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Ebola Patient Dies in German Hospital

A 56-year-old male Ebola patient who had been working with the United Nations in Liberia died overnight at the hospital in Leipzig where he was being treated, the hospital said Tuesday in a statement quoted by the German news media.

The brief statement gave no further details. The man was the third patient to arrive in Germany in recent weeks for treatment of Ebola, and the first to die.

The first patient, a Senegalese man who worked for the World Health Organization, was treated in Hamburg from late August until Oct. 3, when he was released. He has since returned home. The second patient, a Ugandan doctor who was working in West Africa for an Italian aid organization, continues to receive treatment at a hospital in Frankfurt.

The St. Georg clinic in Leipzig, where the man who died was treated, announced his arrival last Thursday in a statement. At the time, doctors said his condition was critical, but stable, and there were no further updates on his status.

The hospital gave assurances that the third patient would be safely isolated. "There is no risk of infection for other patients, relatives, visitors or the public," Dr. Iris Minde, the chief executive of the clinic, said in a statement when he was admitted. "We follow strictest hygienic protocols according to latest standards."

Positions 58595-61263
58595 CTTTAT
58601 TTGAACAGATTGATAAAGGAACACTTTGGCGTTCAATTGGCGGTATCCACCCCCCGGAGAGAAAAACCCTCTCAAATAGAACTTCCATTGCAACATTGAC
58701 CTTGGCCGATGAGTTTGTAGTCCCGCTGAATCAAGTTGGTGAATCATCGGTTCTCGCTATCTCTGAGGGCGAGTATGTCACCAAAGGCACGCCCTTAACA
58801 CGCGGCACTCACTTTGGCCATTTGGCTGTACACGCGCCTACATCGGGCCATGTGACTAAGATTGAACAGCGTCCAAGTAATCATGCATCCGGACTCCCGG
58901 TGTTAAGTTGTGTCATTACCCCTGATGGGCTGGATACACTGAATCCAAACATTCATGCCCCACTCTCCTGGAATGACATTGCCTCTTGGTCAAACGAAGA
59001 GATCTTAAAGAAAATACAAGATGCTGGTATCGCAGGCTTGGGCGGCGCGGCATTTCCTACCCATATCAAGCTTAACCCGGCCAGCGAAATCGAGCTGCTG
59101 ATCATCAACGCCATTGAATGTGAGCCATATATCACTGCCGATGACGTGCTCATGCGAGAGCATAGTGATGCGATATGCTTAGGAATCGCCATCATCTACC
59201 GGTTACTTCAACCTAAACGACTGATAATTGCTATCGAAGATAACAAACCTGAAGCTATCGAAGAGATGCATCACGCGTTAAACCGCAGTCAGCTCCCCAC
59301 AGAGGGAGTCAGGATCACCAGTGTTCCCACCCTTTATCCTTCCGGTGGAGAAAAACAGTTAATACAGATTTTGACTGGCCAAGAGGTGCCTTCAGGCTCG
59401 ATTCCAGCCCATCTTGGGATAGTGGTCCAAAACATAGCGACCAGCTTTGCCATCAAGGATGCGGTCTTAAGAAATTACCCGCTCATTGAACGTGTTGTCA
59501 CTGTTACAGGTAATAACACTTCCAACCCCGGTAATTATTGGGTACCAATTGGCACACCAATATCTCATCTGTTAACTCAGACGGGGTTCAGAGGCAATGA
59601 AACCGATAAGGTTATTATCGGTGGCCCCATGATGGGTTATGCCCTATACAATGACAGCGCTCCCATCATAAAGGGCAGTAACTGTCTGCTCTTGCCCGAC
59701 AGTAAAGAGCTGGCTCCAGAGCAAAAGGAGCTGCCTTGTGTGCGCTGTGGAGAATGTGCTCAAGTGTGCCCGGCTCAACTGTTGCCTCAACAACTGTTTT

Dr. Thomas Grünewald, senior physician at the Clinic for Infectious Diseases and Nephrologyat the hospital, said the patient would be tended around the clock by at least one doctor and a nurse "in protection suits."

He said then that the staff "was perfectly prepared," and had been training with a system of airlocks that hermetically sealed special negative pressure rooms used in the isolation ward.

Bild, a best-selling daily newspaper, questioned Monday whether the clinic was able to dispose safely of medical waste. It quoted the hospital as saying that it was set to receive the delivery only on Tuesday of a special machine that disinfects protection suits, gloves and masks before they are burned.

Attempts to reach hospital personnel for comment on both Monday and Tuesday were unsuccessful. By midmorning, the hospital's website had not been updated with news of the death, but a brief statement was issued to the German news media.

[Source: By Alison Smale, The New York Times, Berlin, 14Oct14]

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small logoThis document has been published on 15Oct14 by the Equipo Nizkor and Derechos Human Rights. In accordance with Title 17 U.S.C. Section 107, this material is distributed without profit to those who have expressed a prior interest in receiving the included information for research and educational purposes.